We study deeply the developmental materials: their aims, how to present them, the theory behind them: why we have them, how to prepare them.
The adult must understand and develop skills for making and developing the materials.
We need to understand most of the discoveries that the child will likely make while working with the materials so that our responses are appropriate and we have a better working knowledge of when to intervene with a creative use of the material.
We diligently practice so that we develop an exactness in our movements, particularly with our hands, but throughout the entire body.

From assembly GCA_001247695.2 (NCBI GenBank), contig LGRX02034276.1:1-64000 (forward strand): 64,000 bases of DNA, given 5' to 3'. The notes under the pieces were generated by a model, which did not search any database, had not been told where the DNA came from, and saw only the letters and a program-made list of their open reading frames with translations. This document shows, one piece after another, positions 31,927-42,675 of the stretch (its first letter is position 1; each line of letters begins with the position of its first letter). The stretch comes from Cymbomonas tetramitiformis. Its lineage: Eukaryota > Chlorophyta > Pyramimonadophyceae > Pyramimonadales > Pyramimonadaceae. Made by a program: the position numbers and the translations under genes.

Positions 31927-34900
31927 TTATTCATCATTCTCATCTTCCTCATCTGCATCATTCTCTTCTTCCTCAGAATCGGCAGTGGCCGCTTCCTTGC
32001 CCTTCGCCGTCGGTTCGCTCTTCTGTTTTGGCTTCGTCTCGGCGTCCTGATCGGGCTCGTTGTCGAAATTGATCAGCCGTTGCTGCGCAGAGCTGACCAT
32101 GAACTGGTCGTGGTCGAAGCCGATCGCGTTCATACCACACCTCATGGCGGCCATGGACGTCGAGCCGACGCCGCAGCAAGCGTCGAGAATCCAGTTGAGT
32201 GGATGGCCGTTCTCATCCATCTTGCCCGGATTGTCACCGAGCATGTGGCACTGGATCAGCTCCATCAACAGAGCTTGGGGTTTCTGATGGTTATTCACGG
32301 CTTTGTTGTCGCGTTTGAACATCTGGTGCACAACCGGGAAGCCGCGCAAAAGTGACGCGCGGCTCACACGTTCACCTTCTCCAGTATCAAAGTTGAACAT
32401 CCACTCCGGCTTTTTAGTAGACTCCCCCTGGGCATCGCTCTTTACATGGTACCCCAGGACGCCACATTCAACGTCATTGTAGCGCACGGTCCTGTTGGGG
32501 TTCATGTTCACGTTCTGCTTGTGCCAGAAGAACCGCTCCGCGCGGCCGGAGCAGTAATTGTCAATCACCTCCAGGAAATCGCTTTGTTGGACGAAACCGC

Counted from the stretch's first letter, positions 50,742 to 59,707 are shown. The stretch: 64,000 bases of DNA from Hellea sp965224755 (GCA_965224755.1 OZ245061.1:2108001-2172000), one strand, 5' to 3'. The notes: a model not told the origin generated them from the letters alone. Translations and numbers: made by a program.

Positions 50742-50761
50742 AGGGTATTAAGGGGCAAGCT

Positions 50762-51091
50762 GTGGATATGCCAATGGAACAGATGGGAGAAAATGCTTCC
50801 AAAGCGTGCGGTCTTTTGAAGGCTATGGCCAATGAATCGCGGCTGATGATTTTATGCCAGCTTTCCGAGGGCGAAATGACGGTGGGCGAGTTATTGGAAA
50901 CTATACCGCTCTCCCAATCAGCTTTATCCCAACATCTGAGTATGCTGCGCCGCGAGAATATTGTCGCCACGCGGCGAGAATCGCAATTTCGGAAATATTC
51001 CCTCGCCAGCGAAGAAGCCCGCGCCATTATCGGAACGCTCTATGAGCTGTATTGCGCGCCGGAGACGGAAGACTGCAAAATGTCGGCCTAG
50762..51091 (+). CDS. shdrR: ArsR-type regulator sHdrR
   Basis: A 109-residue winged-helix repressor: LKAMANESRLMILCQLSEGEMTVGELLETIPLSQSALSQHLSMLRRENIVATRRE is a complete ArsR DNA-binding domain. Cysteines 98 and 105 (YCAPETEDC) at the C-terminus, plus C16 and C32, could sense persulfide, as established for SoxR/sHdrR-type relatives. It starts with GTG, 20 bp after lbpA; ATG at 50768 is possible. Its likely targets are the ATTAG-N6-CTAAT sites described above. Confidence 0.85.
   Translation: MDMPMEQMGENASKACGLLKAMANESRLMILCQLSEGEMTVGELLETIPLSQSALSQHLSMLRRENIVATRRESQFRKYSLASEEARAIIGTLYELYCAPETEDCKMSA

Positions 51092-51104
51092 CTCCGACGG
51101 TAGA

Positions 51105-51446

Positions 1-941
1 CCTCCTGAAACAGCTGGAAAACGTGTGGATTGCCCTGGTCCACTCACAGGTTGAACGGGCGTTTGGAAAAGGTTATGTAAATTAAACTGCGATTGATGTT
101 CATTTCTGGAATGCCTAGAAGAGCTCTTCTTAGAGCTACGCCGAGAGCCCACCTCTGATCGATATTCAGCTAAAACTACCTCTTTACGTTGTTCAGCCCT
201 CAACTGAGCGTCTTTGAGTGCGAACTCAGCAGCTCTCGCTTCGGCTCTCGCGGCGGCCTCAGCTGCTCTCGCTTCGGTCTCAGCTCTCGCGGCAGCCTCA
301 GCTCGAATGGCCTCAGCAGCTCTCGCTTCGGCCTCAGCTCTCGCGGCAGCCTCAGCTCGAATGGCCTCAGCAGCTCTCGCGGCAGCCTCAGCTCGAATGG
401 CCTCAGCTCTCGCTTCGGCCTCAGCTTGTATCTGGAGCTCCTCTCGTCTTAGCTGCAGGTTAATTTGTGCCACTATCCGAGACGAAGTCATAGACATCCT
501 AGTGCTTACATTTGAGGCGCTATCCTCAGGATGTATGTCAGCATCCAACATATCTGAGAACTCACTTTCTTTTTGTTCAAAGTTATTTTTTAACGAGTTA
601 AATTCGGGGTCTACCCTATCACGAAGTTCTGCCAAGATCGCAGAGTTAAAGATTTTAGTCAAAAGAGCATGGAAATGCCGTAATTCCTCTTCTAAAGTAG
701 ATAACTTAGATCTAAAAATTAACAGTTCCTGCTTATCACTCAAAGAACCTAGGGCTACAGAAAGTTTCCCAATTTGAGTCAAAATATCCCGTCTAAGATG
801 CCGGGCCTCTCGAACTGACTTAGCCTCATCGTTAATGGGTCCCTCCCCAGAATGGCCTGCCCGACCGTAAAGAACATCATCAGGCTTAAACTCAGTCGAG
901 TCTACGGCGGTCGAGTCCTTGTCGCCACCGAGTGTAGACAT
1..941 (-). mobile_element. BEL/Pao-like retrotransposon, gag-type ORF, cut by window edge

Timing in not only movements within a presentation but also of when to give a presentation to a child is critical to the child’s success with the materials: too early and the child is confused, discouraged and overwhelmed, but too late and the child is bored, can do the work too easily the first time and is therefore less likely to keep working with the material and make his own discoveries.
We must be extremely familiar with these materials and these presentations, with lots of hands-on practice, such that we know them so well, our focus can be on the child’s response.
Use the materials yourself - get to know how deep they teach.